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What do kids think a scientist "looks like" nowadays?

It's a question David Miller, a researcher and psychology doctoral candidate at Northwestern University, wanted to find out. So he started digging.

Miller and a team of researchers looked at 78 "draw-a-scientist" studies spanning the previous five decades. As the name suggests, students in kindergarten through grade 12 were asked to draw a scientist and answer some basic questions.

Some of their responses throughout the years, by the way, were quite adorable.



Image courtesy of Richard Jones and Dr. Lori Fulton at University of Hawaii at Manoa.


More important than any cuteness factor, however, was the noticeable shift in what kinds of scientists children have drawn since the 1960s.

Over the course of five decades, an increasing number of children drew scientists who were women.

Image courtesy of Richard Jones and Dr. Lori Fulton at University of Hawaii at Manoa.

These findings by Miller and his team at Northwestern, newly published in the journal Child Development, led to encouraging results for anyone hoping more girls may be taking interest — or, at the very least, may potentially see themselves — in STEM-related hobbies or careers.

The earliest study Miller analyzed took place between 1966 and 1977, when an overwhelming number of elementary-aged students drew men as scientists: Less than 1%of the nearly 5,000 drawings depicted women. More recent research, however, reflects a sharp contrast in that perception: In studies between 1985 and 2016, 28% of children, on average, drew scientists that were women.

Image courtesy of Vasilia Christidou.

The more recent drawings suggest stereotypes linking only men to science-related fields has weakened substantially over time in the U.S., researchers concluded.

"Given this change in stereotypes, girls in recent years might now develop interests in science more freely than before," Miller, the lead author of the study, said in a press release.

Image courtesy of Richard Jones and Dr. Lori Fulton at University of Hawaii at Manoa.

Clearly, there's still progress to be had.

28% is not nearly a high-enough figure. Backward ideas about who can and should become scientists are still being absorbed by kids growing up in the 21st century. Boys are still less likely to draw women scientists than girls are, the research found. And older kids are more likely to draw men than younger ones are, suggesting stereotypes may become more entrenched as kids age.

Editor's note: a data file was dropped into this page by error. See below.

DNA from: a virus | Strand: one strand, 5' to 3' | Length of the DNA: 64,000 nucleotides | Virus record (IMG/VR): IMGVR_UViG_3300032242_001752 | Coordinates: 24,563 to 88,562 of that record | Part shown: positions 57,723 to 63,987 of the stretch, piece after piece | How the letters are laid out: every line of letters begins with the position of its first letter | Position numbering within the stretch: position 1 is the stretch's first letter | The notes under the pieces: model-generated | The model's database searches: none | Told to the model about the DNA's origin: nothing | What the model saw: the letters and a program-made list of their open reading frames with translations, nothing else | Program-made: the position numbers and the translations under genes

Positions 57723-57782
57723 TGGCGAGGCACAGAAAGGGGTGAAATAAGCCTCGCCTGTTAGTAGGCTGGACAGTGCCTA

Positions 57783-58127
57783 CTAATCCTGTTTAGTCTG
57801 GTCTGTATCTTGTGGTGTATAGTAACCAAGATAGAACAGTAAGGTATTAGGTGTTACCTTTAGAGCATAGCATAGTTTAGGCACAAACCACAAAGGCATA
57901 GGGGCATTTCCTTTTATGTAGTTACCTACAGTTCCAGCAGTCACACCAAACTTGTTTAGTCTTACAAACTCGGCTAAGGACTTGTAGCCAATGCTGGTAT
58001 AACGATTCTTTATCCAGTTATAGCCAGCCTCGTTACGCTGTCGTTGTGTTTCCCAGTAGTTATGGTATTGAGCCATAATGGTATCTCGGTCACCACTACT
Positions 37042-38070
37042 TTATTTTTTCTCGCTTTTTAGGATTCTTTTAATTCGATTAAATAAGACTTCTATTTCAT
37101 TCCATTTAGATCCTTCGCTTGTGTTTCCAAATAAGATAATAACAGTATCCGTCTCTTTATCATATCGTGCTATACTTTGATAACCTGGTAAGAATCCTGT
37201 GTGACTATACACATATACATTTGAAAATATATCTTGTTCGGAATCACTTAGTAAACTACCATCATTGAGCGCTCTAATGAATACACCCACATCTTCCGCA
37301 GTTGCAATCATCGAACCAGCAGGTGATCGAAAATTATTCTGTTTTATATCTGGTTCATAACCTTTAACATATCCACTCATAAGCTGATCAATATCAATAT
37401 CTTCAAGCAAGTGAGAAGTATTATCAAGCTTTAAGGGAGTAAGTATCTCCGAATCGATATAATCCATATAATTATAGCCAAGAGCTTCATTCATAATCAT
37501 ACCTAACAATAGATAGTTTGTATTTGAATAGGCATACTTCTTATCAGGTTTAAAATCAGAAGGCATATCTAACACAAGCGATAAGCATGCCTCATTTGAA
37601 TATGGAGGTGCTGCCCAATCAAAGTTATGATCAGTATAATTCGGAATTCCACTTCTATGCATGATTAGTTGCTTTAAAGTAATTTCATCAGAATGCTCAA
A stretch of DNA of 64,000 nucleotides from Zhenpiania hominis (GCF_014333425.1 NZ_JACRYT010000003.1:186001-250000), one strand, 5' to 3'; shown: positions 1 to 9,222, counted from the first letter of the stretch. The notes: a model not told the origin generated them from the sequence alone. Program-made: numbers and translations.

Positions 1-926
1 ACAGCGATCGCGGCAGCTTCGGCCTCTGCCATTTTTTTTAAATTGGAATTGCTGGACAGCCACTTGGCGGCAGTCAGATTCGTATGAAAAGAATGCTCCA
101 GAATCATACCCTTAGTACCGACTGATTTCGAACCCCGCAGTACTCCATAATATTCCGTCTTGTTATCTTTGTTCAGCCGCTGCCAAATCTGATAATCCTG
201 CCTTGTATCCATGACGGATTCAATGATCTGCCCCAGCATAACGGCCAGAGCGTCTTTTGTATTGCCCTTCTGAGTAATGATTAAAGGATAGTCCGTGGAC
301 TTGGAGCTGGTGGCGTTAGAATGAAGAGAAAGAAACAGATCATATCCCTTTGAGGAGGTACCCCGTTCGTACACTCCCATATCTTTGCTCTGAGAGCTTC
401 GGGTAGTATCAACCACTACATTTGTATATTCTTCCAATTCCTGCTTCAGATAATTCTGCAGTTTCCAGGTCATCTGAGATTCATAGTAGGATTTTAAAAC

Furthermore, when it comes to skin color, the overwhelming majority of kids drew scientists interpreted as being white. Although, Miller noted to the The Atlantic, race and ethnicity were more difficult to track, given kids used various colors (or no colors) to draw their scientists throughout the years.

Still, when it comes to gender, the findings show true progress.

Image courtesy of Vasilia Christidou.

The study shows why representation matters.

"It’s optimistic that children’s stereotypes change as gender roles change in society too," Miller said. When girls see doctors, engineers, or computer scientists that are women — whether it be in their own personal lives or on TV and film screens — it can have a powerful effect.

"Children draw what they see,” Toni Schmader of the University of British Columbia at Vancouver told Nature. And when girls can see themselves as anything this world has to offer, we're making meaningful progress.

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"It is so easy to overestimate the importance of one defining moment and underestimate the value of making small improvements on a daily basis,” James Clear writes. “It is only when looking back 2 or 5 or 10 years later that the value of good habits and the cost of bad ones becomes strikingly apparent.”

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